Marine Mammal Health MAP

In 2014, The Marine Mammal Commission and National Oceanic and Atmospheric Administration's (NOAA's) National Marine Fisheries Service Office of Protected Resources began collaborating with a growing number of partners including SCCOOS, to create a nearly real-time and nationally centralized system for data on marine mammal health. This nationalized system is referred to as the Marine Mammal Health Monitoring and Analysis Platform (Health MAP).



Types of Marine Mammals

Marine mammals are just like all other mammals in the sense that they have hair at some point during the life cycle, bear live young and produce milk to nurse, are warm-blooded, and breathe air through lungs.  However, what makes marine mammals unique, are the special adaptations that help them thrive in the extremes of aquatic environments.  There are four classifications of marine mammals, each with a multitude of species.


Cetaceans include whales, dolphins, and porpoises.


Pinnipeds include sea lions, seals, and walruses.


Sirenians include manatees and dugongs.


Fissipeds include sea otters and polar bears.

Why is Marine Mammal Tracking Important?

An increase in the reporting of diseases in marine organisms has raised concerns that the health of the ocean is deteriorating (Harvell et al. 2004, Gulland and Hall 2007).  Diseases can alter mammal population and abundance, which may ultimately lead to species' extinction and can cause major regime changes within marine communities.  This uncertainty is due to a lack of information on the true incidence of marine mammal diseases and few long-term datasets.  These issues are caused by a lack of specific and directed marine mammal health monitoring, as well as a lack of data integration across taxa (Kim et al. 2005). Richardson and Poloczanksa (2008) argued that the severe lack of documented changes in marine systems associated with climate change is an artifact of the distribution of global science funding, the difficulty of disentangling multiple stressors from poorly sampled systems, and the way marine ecologists report research findings, amongst other factors.  This is exemplified in the scarcity of readily available data on marine mammal mortality events, health status and distribution of pathogens, and toxins and pollutants in marine mammals.

How is it Beneficial for Us?

Even though long term data of marine mammal health is scarce, marine mammal health is still of great interest and there are existing sampling and response programs.  Marine mammal die-offs attract high levels of public attention, as well as concern over human safety in areas of the die-offs.  The concept of "One Health", that human and animal health are intimately associated and both are affected by environmental changes, is becoming widely accepted and needs to be extended from the terrestrial realm to the marine environment (Patz et al. 2011).  Furthermore, climate change will likely have both direct and indirect effects on marine mammal diseases by changing pathogen survival, host and pathogen distributions, and host susceptibility.  Detection of these changes will require baseline data and a coordinated health-tracking program (Burek et al. 2008). Hence, it is crucial to reevaluate how data on marine mammal health are collected and integrated so that we gain a better representation of actual marine mammal health.  Understanding the temporal and spatial "hot spots" for disease outbreaks and health changes will, in turn, allow prioritization of management efforts to mitigate impacts on marine health.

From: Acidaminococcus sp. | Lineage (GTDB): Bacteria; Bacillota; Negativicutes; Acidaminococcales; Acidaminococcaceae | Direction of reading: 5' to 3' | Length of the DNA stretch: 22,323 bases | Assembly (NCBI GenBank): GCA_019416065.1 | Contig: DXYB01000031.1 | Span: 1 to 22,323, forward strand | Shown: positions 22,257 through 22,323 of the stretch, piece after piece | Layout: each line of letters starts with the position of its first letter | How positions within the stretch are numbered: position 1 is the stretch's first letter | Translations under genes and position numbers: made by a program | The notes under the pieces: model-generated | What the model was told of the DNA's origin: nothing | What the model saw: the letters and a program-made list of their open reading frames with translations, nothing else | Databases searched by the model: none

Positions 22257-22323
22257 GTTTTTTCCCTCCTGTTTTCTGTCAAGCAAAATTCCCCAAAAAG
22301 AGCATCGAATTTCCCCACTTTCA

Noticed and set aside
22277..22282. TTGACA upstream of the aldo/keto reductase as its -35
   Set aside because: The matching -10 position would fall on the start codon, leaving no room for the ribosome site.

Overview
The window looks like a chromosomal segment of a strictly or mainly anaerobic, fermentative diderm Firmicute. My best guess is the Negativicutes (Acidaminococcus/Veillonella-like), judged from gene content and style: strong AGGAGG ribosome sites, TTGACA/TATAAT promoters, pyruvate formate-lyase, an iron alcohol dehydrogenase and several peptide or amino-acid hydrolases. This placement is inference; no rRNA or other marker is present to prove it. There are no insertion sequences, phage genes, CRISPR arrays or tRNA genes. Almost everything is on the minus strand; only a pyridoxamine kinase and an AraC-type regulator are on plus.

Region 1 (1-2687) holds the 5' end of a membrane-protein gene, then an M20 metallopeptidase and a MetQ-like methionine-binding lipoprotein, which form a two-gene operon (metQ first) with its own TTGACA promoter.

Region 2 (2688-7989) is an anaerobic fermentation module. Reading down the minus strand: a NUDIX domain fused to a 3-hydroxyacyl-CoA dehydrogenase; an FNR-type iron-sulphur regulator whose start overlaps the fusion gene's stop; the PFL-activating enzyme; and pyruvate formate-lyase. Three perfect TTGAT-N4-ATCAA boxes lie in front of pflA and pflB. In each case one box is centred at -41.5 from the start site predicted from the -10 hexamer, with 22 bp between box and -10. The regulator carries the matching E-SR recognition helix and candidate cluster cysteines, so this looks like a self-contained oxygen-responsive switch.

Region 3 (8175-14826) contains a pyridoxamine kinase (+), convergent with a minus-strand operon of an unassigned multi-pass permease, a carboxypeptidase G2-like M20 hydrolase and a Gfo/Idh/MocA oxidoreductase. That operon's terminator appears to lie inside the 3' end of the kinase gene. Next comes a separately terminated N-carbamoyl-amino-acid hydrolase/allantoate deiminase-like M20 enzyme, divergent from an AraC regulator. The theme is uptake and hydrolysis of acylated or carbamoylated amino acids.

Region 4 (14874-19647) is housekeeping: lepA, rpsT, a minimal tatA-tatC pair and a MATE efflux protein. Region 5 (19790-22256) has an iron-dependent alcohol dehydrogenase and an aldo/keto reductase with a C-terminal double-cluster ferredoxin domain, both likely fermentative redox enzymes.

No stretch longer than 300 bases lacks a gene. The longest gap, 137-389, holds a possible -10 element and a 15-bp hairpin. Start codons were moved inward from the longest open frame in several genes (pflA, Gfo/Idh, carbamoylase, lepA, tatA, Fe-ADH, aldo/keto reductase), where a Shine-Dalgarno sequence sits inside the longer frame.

Domoic acid (DA) is a marine biotoxin produced by some diatom species of the genus Pseduo-nitzschia.  DA events appear to be increasing in magnitude and frequency along the West Coast of the United States.  This is a concern for marine mammal health because DA is a potent neurotoxin, i.e an excitatory amino acid that has a high affinity for glutamate receptors that are present in vertebrate central nervous systems and heart.  The interaction of DA and these glutamate receptors causes cell depolarization, dysfunction, and cell death, resulting in seizures, epilepsy, cardiomyopathy, and death depending upon the ingested dose.  In humans, DA is the cause of a neurotoxic illness termed "amnesic shellfish poisoning (ASP), first recognized in Canada in 1987 following consumption of contaminated shellfish.  In marine mammals, DA toxicosis is best documented in California Sea Lions (Zalophus Californianus) that develop severe neurological signs including epilepsy associated with acute and long-term effects of DA exposure.  Lesions in affected sea lions include neuronal necrosis in the hippocampus, which may progress to hippocampal atrophy, and degenerative cardiomyopathy.  California Sea Lions have stranded along the California coastline over the last 15 years due to DA toxicosis.  This species appears to be the most commonly affected marine mammal in California, presumably due to a combination of foraging behavior and seasonal movements.  Location of California Sea Lion strandings associated with DA toxicosis can provide insight into the location of DA-producing blooms, ad highlight areas for more intensive water sampling to monitor these blooms.

Marine Mammal Strandings

This map animates through time to show the stranding locations of California Sea Lions that were admitted to The Marine Mammal Center from February 1998 to May 2013 with DA toxicosis that died or had to be euthanized.  For monthly updates on marine mammal strandings, take a look at the California HAB Bulletin.